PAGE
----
• -gnath-, gnatho-, -gnathus: Pronunciation: /neɪθ/, /neɪθoʊ/, /neɪθəs/ (or /gneɪθəs/). Origin: Ancient Greek γνάθος (gnathos). Meaning: jaw.
Examples: Caenagnathasia ("recent Asian jaw"); gnathostoma ("jaw mouth"); Compsognathus ("elegant jaw")
  • hemi-: Pronunciation: /hɛmi/. Origin: Ancient Greek ἡμι- (hēmi-). Meaning: half.
Examples: Hemicyon ("half-dog"); hemichordate ("half-chordate"); Hemiptera ("half-wing")
  • hyl-, hylo-: Pronunciation: /haɪl/, /haɪloʊ/ (or /haɪlɒ/). Origin: Ancient Greek ὕλη ("húlē"). Meaning: wood, forest.
Examples: Hylonomus ("forest dweller"); Hylobates ("forest walker"); Hylarana ("forest frog")
  • -ia: Pronunciation: /iːə/. Origin: Ancient Greek -ια, -εια (-ia, -eia). Meaning: an abstraction usually used as an honorific for a person or place.
Examples: Dickinsonia ("for Dickinson"); Cooksonia ("for Cookson"); Coloradia ("for Colorado")
  • ichthyo-, -ichthys: Pronunciation: /ɪkθioʊs/, /ɪkθis/. Origin: Ancient Greek ίχθυς (ichthus). Meaning: fish. The suffix "-ichthys" is used for fish, while the prefix "ichthyo-", while used for fish, is also used for fish-like creatures.
Examples: Ichthyosaurus ("fish lizard"); Leedsichthys ("Leeds's fish"); Haikouichthys ("Haikou fish")
  • -lania, Pronunciation: /læniːə/, Origin: Ancient Greek /ᾑλαίvω/ (elaino): Meaning: wanderer. Used for animals that are found in most places around continents.
Examples: Meiolania ("weak wanderer"); Megalania ("great wanderer")
  • lepido-: Pronunciation: /lɛpɪdoʊ/ (or /lɛpɪdɒ/). Origin: Ancient Greek λεπίς (lepís). Meaning: scaled, scaly.
Examples: Lepidosauria ("scaled lizards"); Lepidoptera ("scaled wing"); Lepidodendron ("scaled tree")
  • -lestes: Pronunciation: /lɛstiːz/. Origin: Ancient Greek λῃστής (lestes). Meaning: robber.
Examples: Carpolestes ("fruit robber"); Ornitholestes ("bird robber"); Sarcolestes ("flesh robber")
  • long: Pronunciation: /lʊng/. Origin: Mandarin long (龙/龍). Meaning: dragon. Used for dinosaur finds in China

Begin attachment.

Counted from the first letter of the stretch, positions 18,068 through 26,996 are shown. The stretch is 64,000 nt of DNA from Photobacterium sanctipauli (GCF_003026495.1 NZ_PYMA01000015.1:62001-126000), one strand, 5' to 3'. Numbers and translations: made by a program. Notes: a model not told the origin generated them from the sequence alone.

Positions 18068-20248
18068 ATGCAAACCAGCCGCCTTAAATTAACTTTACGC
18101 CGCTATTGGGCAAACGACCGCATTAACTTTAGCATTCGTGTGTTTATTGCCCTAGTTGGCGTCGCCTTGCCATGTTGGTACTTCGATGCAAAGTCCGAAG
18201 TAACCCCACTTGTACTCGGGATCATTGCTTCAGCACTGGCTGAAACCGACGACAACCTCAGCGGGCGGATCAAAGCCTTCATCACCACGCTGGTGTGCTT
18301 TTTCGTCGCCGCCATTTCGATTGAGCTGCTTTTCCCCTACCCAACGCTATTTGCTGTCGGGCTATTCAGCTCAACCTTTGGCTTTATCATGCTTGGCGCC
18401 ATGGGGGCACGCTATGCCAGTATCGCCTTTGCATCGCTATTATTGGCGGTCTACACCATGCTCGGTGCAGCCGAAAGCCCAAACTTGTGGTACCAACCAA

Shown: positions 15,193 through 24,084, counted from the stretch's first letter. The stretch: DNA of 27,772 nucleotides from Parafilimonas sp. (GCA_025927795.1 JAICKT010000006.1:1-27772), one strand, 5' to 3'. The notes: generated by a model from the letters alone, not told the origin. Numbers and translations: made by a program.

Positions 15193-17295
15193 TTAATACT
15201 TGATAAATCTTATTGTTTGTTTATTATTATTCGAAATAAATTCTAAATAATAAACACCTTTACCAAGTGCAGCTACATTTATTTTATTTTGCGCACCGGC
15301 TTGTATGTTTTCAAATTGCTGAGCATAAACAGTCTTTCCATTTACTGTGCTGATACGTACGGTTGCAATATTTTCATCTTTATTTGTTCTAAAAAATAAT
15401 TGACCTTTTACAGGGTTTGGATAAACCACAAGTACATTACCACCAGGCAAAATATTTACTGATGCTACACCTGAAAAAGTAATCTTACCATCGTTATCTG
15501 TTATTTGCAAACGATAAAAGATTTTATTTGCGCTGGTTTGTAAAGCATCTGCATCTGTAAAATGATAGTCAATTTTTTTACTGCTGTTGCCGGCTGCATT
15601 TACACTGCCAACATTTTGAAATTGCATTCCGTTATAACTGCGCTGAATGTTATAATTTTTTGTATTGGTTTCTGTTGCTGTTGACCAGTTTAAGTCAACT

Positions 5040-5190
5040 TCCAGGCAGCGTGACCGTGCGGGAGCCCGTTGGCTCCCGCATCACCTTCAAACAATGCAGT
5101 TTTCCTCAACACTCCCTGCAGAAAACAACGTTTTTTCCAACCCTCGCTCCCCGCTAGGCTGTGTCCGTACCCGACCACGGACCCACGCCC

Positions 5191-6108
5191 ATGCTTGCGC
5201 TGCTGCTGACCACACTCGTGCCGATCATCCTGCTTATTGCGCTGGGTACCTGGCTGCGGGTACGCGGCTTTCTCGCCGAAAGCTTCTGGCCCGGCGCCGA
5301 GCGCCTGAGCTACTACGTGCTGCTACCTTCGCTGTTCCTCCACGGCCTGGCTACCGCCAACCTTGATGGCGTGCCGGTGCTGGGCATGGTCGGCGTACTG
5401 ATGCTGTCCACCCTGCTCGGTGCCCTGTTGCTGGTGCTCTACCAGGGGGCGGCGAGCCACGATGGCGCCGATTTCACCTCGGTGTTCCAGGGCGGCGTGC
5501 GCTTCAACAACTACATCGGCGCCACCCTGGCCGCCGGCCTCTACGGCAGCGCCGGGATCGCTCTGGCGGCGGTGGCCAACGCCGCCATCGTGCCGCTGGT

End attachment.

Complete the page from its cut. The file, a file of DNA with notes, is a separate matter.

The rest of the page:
Examples: Mei long ("sleeping dragon"); Bolong ("small dragon"); Zuolong ("Zuo's dragon")
  • -lopho-, -lophus: Pronunciation: /lɒfoʊ/, /ləfəs/. Origin: Ancient Greek λοφος (lophos). Meaning: A bird's crest. Used for animals with crests on their heads.
Examples: Dilophosaurus ("two-crested lizard"); Brachylophosaurus ("short-crested lizard"); Saurolophus ("lizard crest")
  • macro-: Pronunciation: /mækroʊ/. Origin: Ancient Greek μάκρος (makros). Meaning: (correctly) long; (usually) large.
Examples: macropod ("big foot"); Macrodontophion ("big tooth snake"); Macrogryphosaurus ("big enigmatic lizard")
  • -maia, maia-: Pronunciation: /maɪɑː/ Origin: Ancient Greek Μαια (Maia). Meaning: Originally the mother of Hermes. Used to indicate maternal roles.
Examples: Maiasaura ("mother lizard"); Eomaia ("dawn mother"); Juramaia (Jurassic mother")
  • mega-, megalo-: Pronunciation: /mɛga/, /mɛgaloʊ̯/. Origin: Ancient Greek μεγάς, μεγάλή (megas, megal'e). Meaning: big.
Examples: Megarachne ("big spider"); Megalosaurus ("big lizard"); Megalodon ("big tooth")
  • micro-: Pronunciation: /maɪkroʊ̯/. Origin: Ancient Greek μικρός (micros). Meaning: "small".
Examples: Microraptor ("small seizer") Microvenator ("small hunter"); Microceratops ("small horned face")
  • mimo-, -mimus: /maɪmoʊ̯/, /maɪməs/. Origin: Latin mimus. Meaning: actor. Used for creatures that resemble others.
Examples: Struthiomimus; ("ostrich mimic"); Ornithomimus ("bird mimic"); Gallimimus ("chicken mimic"); ornithomimosaur ("bird mimic lizard")